Drought alerts for 38 departments in France despite wet summer

Low rainfall over the past few winters means that despite the rainy summer in some areas, the water table is still running dry. Red - the highest ‘crisis’ alert - is in place in several areas

3 September 2021
A drought-stricken, dried-out field of sunflowers in France

Drier than average winters and hotter summers mean many areas of France are in very dry, drought conditions Pic: sunday pictures / Shutterstock

By Hannah Thompson

Drought alerts are in place for 38 departments in France despite a rainy summer in many areas, after a series of dry winters mean the water table has not been replenished.

Water restrictions include not watering your lawn, filling swimming pools, using a hose, or washing your car. Depending on the level of drought, there are also restrictions such as no watering of public gardens or spaces such as golf courses.

The highest restrictions (shown in red) mean that water can only be used for important services such as health or firefighting, and for drinking water.

The restrictions for your specific area can be seen on the government website, Propluvia, below.

Farmers in many areas are also subject to water restrictions, after a dry end of August that has threatened the wheat harvest. The situation in Aude is also especially severe, with five times’ less rainfall this year compared to last year.

One wine grape grower told FranceInfo: “The plant cannot feed itself anymore, so automatically, the grape is pulling on the other vegetation.”

The region has since invested in a €2million irrigation system for wine producers, to combat the effects of the drought.

Despite a rainy summer in some areas of the country, the current ‘water tension’ is due to a series of drier-than-average winters. Winter is the only season in which the water table can replenish itself, and without good rainfall during the cooler months, the drought risk increases.

As a result, the spring and summer rain is absorbed by plants, and comparatively less water ends up in the ground.

Dr Emma Haziza, a ‘hydrologist’, specialist in climate change adaptation and founder of research centre Mayane France, told FranceInfo: “We have rain deficits that have been in place since spring, since the rain rarely reaches the water table.

“Over the past four years, we’ve seen that the springtime rain has not always been that effective. This year, they were more so in Grand Est, but not in the rest of France. In the Rhône, Mediterranean, and Provence, all the rain was absorbed by the vegetation, and only very rarely reached the water table.”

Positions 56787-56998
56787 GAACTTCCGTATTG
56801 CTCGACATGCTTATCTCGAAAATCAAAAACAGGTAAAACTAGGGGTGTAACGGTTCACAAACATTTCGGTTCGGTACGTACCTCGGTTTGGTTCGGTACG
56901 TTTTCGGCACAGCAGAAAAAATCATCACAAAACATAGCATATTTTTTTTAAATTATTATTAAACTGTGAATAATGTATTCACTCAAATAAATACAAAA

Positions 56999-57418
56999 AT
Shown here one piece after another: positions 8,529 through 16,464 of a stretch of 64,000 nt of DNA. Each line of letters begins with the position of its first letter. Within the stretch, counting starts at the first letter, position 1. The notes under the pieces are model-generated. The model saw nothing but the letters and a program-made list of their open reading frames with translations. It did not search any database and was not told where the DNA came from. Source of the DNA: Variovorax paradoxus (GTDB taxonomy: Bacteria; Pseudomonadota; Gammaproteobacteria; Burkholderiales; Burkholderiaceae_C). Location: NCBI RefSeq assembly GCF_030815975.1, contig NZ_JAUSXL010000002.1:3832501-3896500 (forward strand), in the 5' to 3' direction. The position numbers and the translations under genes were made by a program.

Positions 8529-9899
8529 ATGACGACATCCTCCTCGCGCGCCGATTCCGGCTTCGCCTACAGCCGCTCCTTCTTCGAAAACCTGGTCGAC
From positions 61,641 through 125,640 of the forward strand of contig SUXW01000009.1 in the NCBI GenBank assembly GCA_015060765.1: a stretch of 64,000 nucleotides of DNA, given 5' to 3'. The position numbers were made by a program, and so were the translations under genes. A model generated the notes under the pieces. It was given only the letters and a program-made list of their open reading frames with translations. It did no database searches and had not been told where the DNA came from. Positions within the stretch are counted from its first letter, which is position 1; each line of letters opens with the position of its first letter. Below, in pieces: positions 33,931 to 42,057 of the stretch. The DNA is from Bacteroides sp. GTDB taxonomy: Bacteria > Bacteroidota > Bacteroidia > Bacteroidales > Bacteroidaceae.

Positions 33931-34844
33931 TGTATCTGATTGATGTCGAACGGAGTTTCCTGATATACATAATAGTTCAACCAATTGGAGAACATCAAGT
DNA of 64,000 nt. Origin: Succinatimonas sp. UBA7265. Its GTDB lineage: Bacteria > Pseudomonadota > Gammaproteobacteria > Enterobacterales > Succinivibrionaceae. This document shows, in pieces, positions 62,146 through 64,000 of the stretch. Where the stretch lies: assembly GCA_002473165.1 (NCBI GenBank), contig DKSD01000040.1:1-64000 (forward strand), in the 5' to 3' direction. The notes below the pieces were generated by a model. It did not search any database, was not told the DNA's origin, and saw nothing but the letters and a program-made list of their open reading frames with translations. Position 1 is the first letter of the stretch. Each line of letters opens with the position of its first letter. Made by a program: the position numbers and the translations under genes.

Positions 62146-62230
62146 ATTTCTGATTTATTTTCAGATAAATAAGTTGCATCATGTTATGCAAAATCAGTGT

Dr Haziza explained that hot weather over summer can worsen the problem, especially in already vulnerable areas. She said that the problem is becoming “less of an exception and more the rule”.

“We have always [normally] had enough rain in winter that allows us to recharge the water table, but we are realising that the rain deficits are getting earlier,” she said. “And as soon as we see spring regrowth, we then have record temperatures. 2020 was France’s hottest year on record.”

Dr Haziza said that the solution to water overuse was to “overhaul the agricultural system”, and the energy industry, which she said were the biggest consumers of water.

And while residents can help, she said, by limiting tap and hose use, domestic water use remains “an extremely moderate share” of the overall water overuse in France, she added.

Related articles

Drought alerts and hosepipe bans in force in south and west France

How climate change will affect major cities in France by 2050

Resident or second-home owner in France?
Benefit from our daily digest of headlines and how-to's to help you make the most of life in France
By joining the newsletter, you agree to our Terms & Conditions and Privacy Policy
See more popular articles
The Connexion Help Guides
Income Tax in France 2021 (for 2020 income)*
Featured Help Guide
Order your Income Tax in France guide now for immediate digital access
Get news, views and information from France
You have 2 free subscriber articles left
Subscribe now to read unlimited articles and exclusive content
Already a subscriber? Log in now